Laparoscopic adrenalectomy for patients who have Cushing's syndrome

William F. Young, Geoffrey B. Thompson

Research output: Contribution to journalReview articlepeer-review

20 Scopus citations


Laparoscopic adrenalectomy is safe, effective, and curative, and it shortens hospitalization and convalescence. Laparoscopic adrenalectomy is the procedure of choice for the surgical management of Cushing's syndrome patients who have cortisol-producing adenomas (unilateral or bilateral), ACTH-dependent Cushing's syndrome and failed surgery for the removal of the source of ACTH, bilateral primary pigmented nodular adrenal disease, and ACTH-independent bilateral adrenal macronodular hyperplasia. Contraindications for laparoscopic adrenalectomy include adrenocortical carcinomas, very large tumors (eg, greater than 10 cm in diameter), and patients who have malignant ACTH-secreting pheochromocytomas. The keys to successful laparoscopic adrenalectomy are appropriate patient selection, knowledge of anatomy, delicate tissue handling, meticulous hemostasis, and experience with advanced laparoscopic surgery.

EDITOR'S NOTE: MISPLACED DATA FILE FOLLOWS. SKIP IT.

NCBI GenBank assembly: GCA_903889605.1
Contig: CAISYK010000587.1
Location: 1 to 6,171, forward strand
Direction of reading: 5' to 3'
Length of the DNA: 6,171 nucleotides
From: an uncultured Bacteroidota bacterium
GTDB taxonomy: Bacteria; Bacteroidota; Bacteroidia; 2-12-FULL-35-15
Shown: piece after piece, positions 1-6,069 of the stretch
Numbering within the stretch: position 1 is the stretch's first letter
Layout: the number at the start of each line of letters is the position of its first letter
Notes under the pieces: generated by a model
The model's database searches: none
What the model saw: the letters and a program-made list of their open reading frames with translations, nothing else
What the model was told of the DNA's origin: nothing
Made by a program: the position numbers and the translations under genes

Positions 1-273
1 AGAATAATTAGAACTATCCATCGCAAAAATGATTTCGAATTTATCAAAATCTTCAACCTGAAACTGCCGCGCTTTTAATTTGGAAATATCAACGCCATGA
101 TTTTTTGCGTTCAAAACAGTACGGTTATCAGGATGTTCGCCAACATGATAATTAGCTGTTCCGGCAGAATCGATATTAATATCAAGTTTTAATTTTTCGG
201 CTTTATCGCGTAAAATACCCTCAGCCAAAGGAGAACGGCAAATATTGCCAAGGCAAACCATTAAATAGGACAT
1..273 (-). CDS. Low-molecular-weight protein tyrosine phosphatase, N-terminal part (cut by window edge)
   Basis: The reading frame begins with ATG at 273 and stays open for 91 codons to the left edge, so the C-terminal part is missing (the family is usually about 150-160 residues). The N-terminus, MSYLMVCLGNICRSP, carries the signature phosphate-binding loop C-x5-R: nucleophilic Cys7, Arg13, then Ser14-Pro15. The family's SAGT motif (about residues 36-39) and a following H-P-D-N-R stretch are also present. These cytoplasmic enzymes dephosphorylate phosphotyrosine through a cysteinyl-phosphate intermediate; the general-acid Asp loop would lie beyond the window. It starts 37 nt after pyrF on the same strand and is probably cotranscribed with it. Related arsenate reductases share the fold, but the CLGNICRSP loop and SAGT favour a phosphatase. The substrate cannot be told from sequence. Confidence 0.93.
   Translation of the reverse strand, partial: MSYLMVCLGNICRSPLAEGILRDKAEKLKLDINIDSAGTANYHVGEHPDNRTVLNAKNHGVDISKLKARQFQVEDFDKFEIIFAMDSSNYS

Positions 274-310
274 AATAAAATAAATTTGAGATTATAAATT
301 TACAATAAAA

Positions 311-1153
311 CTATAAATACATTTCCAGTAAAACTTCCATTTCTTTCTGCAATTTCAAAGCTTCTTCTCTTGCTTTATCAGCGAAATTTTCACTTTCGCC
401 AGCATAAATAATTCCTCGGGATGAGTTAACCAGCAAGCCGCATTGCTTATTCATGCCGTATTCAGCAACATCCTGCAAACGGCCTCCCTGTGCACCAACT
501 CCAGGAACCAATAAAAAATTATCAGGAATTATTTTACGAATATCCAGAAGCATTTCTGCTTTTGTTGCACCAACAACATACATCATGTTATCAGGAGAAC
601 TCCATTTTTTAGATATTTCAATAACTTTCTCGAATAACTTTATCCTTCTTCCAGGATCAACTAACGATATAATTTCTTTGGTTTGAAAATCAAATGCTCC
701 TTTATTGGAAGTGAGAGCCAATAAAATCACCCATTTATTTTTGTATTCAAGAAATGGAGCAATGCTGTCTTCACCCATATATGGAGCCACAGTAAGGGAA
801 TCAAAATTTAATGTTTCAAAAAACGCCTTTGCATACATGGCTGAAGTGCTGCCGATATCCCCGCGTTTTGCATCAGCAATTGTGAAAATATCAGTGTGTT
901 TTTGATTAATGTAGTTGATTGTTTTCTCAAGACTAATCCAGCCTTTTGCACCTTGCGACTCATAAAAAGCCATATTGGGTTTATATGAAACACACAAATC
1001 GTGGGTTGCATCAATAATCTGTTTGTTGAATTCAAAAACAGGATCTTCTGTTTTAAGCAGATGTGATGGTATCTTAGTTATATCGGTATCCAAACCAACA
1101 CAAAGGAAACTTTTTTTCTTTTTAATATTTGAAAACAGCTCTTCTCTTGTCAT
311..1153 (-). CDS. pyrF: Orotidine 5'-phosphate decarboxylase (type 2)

Original languageEnglish (US)
Pages (from-to)489-499
Number of pages11
JournalEndocrinology and Metabolism Clinics of North America
Issue number2
StatePublished - Jun 2005

ASJC Scopus subject areas

  • Endocrinology, Diabetes and Metabolism
  • Endocrinology


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